Will Maine's move to ranked-choice voting be a trendsetter?
Democrat Jared Golden edged out Republican Rep. Bruce Poliquin in Maine’s 2nd Congressional District, thanks to Maine’s recent adoption of ranked-choice voting: Poliquin led on the first count, but since he remained under 50 percent, voters’ second-choice candidates were tallied, pushing Golden ahead for the win. Poliquin and Republicans are outraged by this system, which was chosen by Maine voters in 2016, but experts say it could be the wave of the future:
“Other state reform efforts have watched the Maine innovation with great hope and interest, and now they’re seeing it actually implemented,” says Larry Diamond, a senior fellow at Stanford University’s Hoover Institution. “I think we will look back on Maine’s adoption of this initiative as a real watershed in the history of present-day electoral reform in the United States.” […]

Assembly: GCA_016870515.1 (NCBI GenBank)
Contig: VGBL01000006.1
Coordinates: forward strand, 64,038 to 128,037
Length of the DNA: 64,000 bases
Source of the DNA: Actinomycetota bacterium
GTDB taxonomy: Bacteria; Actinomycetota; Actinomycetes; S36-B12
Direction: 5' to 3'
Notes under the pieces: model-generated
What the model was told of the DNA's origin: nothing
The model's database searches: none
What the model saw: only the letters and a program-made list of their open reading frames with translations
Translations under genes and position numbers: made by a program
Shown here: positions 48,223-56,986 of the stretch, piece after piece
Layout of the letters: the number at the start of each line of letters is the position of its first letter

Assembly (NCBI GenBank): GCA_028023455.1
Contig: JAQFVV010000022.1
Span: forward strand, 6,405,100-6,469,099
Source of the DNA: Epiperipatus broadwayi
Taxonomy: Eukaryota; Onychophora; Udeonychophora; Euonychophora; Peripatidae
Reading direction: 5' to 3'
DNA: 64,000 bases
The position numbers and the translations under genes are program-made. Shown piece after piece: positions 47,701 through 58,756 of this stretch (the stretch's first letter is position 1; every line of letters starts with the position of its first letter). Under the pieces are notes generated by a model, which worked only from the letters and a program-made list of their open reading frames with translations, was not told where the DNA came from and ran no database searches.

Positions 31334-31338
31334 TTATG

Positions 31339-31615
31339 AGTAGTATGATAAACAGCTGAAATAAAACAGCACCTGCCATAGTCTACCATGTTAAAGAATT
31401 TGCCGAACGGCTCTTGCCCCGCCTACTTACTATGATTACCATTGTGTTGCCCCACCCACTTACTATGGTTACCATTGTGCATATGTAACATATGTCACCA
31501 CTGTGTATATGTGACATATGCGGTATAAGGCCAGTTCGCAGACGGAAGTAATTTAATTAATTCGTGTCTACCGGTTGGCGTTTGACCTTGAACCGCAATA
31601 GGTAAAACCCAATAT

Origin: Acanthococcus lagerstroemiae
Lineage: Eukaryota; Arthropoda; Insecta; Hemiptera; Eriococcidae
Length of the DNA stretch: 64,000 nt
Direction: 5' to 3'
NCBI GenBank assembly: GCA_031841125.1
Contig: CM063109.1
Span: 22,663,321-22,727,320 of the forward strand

Lee Drutman, an election reform researcher at the think thank New America in Washington, D.C., says other jurisdictions will take notice that the system worked as intended. “When you try something new, there’s always fear mongering that somehow things will go awry,” he says. “But it’s clear that Maine voters used it and seem to be pretty happy with it.”
Maine had an extra push to adopt RCV, since many recent elections in the state had had split votes leading to winners who didn’t get a majority. But who knows, maybe some other states will go for it—and if Republicans thought it would benefit them, they’d probably embrace it too.